I have a class with a static factory method on it. I want to call the factory to retrieve an instance of the class, and then do additional initialization, preferablly via c# object initializer syntax :

MyClass instance = MyClass.FactoryCreate()
  someProperty = someValue;


MyClass instance = MyClass.FactoryCreate();
instance.someProperty = someValue;
  • Wished C# added some sugar for static "Create" methods like this (like they did for instance "Add" for collections) :) – nawfal Jun 12 '13 at 20:54

No. Alternatively you could accept a lambda as an argument, which also gives you full control in which part of the "creation" process will be called. This way you can call it like:

MyClass instance = MyClass.FactoryCreate(c=>
       c.SomeProperty = something;
       c.AnotherProperty = somethingElse;

The create would look similar to:

public static MyClass FactoryCreate(Action<MyClass> initalizer)
    MyClass myClass = new MyClass();
    //do stuff
    initializer( myClass );
    //do more stuff
    return myClass;

Another option is to return a builder instead (with an implicit cast operator to MyClass). Which you would call like:

MyClass instance = MyClass.FactoryCreate()

Check this for the builder

Both of these versions are checked at compile time and have full intellisense support.

A third option that requires a default constructor:

//used like:
var data = MyClass.FactoryCreate(() => new Data
    Desc = "something",
    Id = 1
//Implemented as:
public static MyClass FactoryCreate(Expression<Func<MyClass>> initializer)
    var myclass = new MyClass();
    ApplyInitializer(myclass, (MemberInitExpression)initializer.Body);
    return myclass ;
//using this:
static void ApplyInitializer(object instance, MemberInitExpression initalizer)
    foreach (var bind in initalizer.Bindings.Cast<MemberAssignment>())
        var prop = (PropertyInfo)bind.Member;
        var value = ((ConstantExpression)bind.Expression).Value;
        prop.SetValue(instance, value, null);

Its a middle between checked at compile time and not checked. It does need some work, as it is forcing constant expression on the assignments. I think that anything else are variations of the approaches already in the answers. Remember that you can also use the normal assignments, consider if you really need any of this.

  • I like the lambda solution, which is somewhat close to the right syntax, but the builder syntax requires me to make a function for every property, which is not viable, especially in an abstract factory situation. – Jason Coyne Mar 24 '09 at 14:20
  • @Gaijin I agree, the lambda is a really quick, nice and well supported way. I use the builder for test code with clear defaults and some methods that are not to just set a property. In particular it is really useful if MyClass is immutable (as you need to apply it all at the constructor). – eglasius Mar 24 '09 at 15:19
  • @Gaijin posted a third version, along with a comment reminding that its ok to also go with the normal assignments :) – eglasius Mar 24 '09 at 19:39

You can use an extension method such as the following:

namespace Utility.Extensions
    public static class Generic
        /// <summary>
        /// Initialize instance.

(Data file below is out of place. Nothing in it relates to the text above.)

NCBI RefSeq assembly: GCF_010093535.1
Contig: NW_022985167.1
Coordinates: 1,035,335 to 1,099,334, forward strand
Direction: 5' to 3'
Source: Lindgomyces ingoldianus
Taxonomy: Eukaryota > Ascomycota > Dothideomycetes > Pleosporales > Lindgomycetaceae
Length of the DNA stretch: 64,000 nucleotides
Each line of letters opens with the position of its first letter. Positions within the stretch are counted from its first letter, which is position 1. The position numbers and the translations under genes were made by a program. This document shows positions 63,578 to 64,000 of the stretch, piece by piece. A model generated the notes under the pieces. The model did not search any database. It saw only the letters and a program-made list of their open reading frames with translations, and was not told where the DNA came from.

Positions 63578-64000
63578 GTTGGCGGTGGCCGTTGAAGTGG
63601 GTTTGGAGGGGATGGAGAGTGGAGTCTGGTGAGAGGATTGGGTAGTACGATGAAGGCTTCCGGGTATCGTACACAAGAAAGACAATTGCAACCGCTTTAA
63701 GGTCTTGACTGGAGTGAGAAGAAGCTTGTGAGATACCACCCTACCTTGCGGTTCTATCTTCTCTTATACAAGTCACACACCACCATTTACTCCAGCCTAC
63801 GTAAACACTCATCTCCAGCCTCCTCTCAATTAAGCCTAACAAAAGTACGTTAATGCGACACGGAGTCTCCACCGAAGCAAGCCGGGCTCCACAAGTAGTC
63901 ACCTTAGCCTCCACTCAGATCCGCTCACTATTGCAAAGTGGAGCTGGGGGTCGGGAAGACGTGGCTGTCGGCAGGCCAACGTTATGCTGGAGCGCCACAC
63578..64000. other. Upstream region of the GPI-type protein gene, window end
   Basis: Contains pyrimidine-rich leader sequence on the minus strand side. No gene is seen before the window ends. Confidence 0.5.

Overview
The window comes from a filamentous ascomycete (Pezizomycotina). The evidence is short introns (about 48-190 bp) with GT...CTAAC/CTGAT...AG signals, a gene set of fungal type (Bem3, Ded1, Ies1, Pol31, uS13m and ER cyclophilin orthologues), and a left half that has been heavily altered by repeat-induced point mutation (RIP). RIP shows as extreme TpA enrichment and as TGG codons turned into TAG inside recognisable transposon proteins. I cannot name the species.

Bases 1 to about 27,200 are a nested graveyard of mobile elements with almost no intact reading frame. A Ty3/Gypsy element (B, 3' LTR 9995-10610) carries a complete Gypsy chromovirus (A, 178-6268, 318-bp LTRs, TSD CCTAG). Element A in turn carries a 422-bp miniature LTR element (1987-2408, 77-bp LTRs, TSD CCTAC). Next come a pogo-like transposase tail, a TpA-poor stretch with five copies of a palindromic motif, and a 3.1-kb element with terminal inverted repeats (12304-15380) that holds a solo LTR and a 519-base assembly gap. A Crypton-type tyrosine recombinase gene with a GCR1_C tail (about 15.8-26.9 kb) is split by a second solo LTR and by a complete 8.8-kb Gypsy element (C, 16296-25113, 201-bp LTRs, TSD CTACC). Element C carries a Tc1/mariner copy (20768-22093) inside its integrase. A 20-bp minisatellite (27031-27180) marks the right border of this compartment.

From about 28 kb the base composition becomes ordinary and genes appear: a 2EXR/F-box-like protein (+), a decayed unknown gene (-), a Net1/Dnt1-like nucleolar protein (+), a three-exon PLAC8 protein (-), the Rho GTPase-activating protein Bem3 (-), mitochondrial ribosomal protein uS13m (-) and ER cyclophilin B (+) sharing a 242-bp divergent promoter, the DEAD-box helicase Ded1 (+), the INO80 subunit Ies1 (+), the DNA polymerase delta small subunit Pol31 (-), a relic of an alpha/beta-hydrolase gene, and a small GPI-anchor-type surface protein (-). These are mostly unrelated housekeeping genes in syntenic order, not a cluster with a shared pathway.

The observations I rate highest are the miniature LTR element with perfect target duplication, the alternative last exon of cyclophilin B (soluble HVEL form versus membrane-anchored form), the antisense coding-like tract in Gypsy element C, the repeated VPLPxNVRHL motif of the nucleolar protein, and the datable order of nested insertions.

/// </summary>
        public static T Initialize<T>(this T instance, Action<T> initializer)
            return instance;

You would call it as follows:

using Utility.Extensions;
// ...
var result = MyClass.FactoryCreate()
                .Initialize(x =>
                    x.someProperty = someValue;
                    x.someProperty2 = someValue2;

+1 on "No".

Here's an alternative to the anonymous object way:

var instance = MyClass.FactoryCreate(
    SomeProperty => "Some value",
    OtherProperty => "Other value");

In this case FactoryCreate() would be something like:

public static MyClass FactoryCreate(params Func<object, object>[] initializers)
    var result = new MyClass();
    foreach (var init in initializers) 
        var name = init.Method.GetParameters()[0].Name;
        var value = init(null);
            .GetProperty(name, BindingFlags.Instance | BindingFlags.Public | BindingFlags.IgnoreCase)
            .SetValue(result, value, null);
    return result;
  • Nice! Wouldn't it be faster if you do the same with an Expression<Func<object, object>>, removing the need for refactoring? – configurator Mar 23 '09 at 23:59
  • 2
    To answer myself: No, it wouldn't. It would cause us to Compile() the expression every time. Benchmark says it's over 30 times slower... – configurator Mar 24 '09 at 0:18

No, the object initializer can only be used on a call to "new" with the constructor. One option might be to add some additional args to your factory method, to set those values at object creation inside the factory.

MyClass instance = MyClass.FactoryCreate(int someValue, string otherValue);

Like everyone said, no.

A lambda as an argument has already been suggested.
A more elegant approach would be to accept an anonymous and set the properties according to the object. i.e.

MyClass instance = MyClass.FactoryCreate(new {
    SomeProperty = someValue,
    OtherProperty = otherValue

That would be much slower though, since the object would have to be reflected on for all the properties.


You can use object initializer for already created instance with the following trick. You should create a simple object wrapper:

public struct ObjectIniter<TObject>
    public ObjectIniter(TObject obj)
        Obj = obj;

    public TObject Obj { get; }

And now you can use it like this to initialize your objects:

new ObjectIniter<MyClass>(existingInstance)
    Obj =
        //Object initializer of MyClass:
        Property1 = value1,
        Property2 = value2,

No, that's something you can only do 'inline'. All the factory function can do for you is to return a reference.

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